So, the call lately has been for looking at possibly doing EKGs on everybody who plays sports, and that’s a big deal.

Here’s the reasons it’s a big deal:

No. 1, cost. There’s about 7 million kids who play high school sports in this country. And if all of them had testing done — there’s about 800,000 that play college sports — there’d be an increased cost.

Now, for years we said the echo (echocardiogram), the test that actually shows the chambers of the heart, was necessary. That test was out of sight; that’s a $2,000 test. We can’t do that on everybody, but you can do an EKG for $50 to $150.

No. 2, if you do EKGs on everybody, you’re going to pick up a lot of people that have normal variations from being high-level athletes. Then, you’re going to be chasing a lot of other issues to see if it’s real or not. We get a lot of what are called false positives.

Well, in 2013, a group met and said that if you have specific, strict criteria about what’s abnormal and what’s normal, EKGs can be cost effective.

So, finally, to wrap it all up, right now as of 2013, there is no strong recommendation that everybody has to have an EKG for the sports physical. But, it is being watched very closely this year.

There are a few studies going on in parts of the country. And … right now, I think parents have the right to say that they’d like to have that test done on their kid to find out if they could be one of those needle-in-a-haystack kids that would be at risk for sudden cardiac death.

Horner: Joe, I know there are a number of schools in the area that are having groups come in to different practices and giving the players and the families those options of getting the tests done.

Dr. Congeni: They are doing it even in the mass screening physicals. There are several schools in our region that are offering that. Now, I’ve seen a few of those, Ray, and it’s a lot more than that $50 to $150 that I was talking about.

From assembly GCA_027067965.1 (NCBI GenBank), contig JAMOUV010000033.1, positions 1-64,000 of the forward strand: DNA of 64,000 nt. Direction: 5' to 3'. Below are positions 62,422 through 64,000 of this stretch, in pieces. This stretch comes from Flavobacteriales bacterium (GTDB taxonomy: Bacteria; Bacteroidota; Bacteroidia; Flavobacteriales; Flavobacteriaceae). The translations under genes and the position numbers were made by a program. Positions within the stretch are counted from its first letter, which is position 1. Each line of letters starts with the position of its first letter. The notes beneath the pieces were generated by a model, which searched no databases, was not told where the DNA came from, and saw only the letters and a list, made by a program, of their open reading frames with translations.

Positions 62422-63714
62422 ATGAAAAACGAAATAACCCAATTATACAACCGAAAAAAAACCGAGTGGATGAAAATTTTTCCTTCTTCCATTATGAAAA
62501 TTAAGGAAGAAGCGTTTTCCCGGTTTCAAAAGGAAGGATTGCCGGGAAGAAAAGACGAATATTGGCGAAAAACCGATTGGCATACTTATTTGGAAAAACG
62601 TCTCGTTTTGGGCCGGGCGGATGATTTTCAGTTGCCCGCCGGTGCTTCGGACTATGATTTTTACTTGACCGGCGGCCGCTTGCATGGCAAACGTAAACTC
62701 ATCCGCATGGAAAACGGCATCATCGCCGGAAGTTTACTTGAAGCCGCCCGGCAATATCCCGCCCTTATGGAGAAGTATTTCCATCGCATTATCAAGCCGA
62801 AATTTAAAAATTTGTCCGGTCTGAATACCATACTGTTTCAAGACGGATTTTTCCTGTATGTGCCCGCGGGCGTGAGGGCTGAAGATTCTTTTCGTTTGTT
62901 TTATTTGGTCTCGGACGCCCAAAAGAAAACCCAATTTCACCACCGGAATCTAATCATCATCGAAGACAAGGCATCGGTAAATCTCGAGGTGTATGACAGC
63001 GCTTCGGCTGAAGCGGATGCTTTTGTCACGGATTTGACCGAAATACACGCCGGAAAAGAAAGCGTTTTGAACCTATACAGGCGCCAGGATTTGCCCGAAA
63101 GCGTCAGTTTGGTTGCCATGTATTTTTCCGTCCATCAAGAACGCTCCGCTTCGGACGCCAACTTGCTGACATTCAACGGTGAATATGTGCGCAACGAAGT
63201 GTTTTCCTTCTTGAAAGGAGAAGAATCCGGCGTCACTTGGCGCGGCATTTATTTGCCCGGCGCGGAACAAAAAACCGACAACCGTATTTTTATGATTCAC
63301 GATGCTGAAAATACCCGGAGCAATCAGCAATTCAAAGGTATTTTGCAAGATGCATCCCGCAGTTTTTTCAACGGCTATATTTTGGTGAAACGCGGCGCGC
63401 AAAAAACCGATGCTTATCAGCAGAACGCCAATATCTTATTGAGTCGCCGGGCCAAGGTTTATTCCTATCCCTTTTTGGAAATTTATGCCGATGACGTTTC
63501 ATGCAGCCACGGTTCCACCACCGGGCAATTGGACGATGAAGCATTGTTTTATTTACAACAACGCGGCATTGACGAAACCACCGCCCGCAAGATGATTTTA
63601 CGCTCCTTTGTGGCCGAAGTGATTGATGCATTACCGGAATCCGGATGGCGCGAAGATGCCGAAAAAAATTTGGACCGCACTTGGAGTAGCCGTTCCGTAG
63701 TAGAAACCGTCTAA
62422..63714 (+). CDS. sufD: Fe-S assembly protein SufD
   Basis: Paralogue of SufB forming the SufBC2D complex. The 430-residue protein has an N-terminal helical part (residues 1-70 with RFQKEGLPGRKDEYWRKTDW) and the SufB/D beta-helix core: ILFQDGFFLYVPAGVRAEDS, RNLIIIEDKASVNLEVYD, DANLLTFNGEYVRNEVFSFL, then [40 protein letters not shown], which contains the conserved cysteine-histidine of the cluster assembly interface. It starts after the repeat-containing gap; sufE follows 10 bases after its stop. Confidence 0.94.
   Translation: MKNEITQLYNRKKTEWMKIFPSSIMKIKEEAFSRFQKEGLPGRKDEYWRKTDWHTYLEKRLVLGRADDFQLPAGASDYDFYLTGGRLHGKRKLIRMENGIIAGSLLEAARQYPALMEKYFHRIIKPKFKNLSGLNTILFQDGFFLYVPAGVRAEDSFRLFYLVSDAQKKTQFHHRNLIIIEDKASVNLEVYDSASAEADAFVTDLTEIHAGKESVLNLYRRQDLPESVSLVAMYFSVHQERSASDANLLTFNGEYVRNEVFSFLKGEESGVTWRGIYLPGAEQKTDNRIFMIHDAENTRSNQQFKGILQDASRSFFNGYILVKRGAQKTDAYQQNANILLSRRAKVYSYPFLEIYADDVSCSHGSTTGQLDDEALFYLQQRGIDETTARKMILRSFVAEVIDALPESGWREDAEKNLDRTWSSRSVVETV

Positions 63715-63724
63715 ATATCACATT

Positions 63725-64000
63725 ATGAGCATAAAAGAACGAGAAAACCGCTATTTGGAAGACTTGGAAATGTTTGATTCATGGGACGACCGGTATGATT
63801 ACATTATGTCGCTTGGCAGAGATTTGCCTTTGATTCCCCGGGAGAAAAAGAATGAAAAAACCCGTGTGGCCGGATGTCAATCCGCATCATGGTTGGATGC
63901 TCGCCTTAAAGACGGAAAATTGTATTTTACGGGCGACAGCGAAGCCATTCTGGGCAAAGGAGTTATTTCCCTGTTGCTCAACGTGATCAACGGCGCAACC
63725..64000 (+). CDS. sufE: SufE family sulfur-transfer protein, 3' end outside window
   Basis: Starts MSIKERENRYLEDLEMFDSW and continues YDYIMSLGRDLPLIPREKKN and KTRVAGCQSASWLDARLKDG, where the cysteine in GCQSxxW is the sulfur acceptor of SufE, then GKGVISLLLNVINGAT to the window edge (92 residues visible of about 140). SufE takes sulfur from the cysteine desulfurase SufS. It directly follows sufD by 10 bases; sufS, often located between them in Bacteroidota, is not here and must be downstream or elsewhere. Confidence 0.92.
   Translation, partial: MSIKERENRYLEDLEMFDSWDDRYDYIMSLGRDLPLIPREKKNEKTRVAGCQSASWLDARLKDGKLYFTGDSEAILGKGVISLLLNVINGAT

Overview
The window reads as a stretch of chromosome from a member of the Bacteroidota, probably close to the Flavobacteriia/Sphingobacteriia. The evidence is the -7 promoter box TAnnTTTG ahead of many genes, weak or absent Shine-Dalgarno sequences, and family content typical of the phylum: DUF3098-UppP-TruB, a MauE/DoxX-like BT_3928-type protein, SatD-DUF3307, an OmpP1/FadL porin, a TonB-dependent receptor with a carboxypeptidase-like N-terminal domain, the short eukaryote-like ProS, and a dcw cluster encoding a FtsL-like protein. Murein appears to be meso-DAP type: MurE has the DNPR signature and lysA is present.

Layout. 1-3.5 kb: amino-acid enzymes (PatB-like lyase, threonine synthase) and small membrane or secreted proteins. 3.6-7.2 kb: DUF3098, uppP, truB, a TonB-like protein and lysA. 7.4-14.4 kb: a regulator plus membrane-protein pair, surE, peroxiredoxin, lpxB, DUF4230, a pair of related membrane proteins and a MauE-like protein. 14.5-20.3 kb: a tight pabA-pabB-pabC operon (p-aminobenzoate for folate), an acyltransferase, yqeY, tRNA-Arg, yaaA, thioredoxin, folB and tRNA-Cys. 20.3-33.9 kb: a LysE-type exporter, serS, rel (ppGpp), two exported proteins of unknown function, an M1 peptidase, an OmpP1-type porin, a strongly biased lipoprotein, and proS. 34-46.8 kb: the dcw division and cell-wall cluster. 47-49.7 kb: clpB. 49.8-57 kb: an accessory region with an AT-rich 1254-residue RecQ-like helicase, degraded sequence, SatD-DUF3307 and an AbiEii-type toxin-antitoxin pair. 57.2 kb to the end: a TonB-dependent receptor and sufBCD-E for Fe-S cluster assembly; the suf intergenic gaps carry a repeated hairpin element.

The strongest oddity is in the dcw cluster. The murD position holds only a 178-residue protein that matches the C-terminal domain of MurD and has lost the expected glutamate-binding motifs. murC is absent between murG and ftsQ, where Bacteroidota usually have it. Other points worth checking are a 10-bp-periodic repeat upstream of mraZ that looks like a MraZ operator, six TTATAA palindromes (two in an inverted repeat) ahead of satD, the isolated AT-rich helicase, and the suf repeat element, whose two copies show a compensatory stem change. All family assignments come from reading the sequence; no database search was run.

And, also, is everybody using these new criteria that are known as the “Seattle Criteria? ” Otherwise, upwards of 25 percent of kids can have what’s called an abnormal EKG, but it’s not really abnormal to cause one of these things that causes sudden death.

So, the big thing I’m hoping there is that people aren’t just trying to make money off this deal. And No. 2, I’m hoping that people are using the right criteria so that 25 percent of the kids don’t come up with what’s being called abnormal in their heart.

Horner: Alright, Joe. Good information as always. We’ll catch up with you next week.

Dr. Congeni: Alright, Ray. Have a great week.

Horner: You too. Dr. Joe Congeni, Sports Medicine Center at Akron Children’s Hospital, with us.

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About Dr. Joe Congeni - Director of Sports Medicine

Dr. Joe Congeni is the Director, Sports Medicine; Clinical Co-Director, Center for Orthopedics and Sports Medicine at Akron Children's Hospital. For the past 25 years, Dr. Congeni has been the “go to” source for national and local media looking for information about pediatric sports medicine.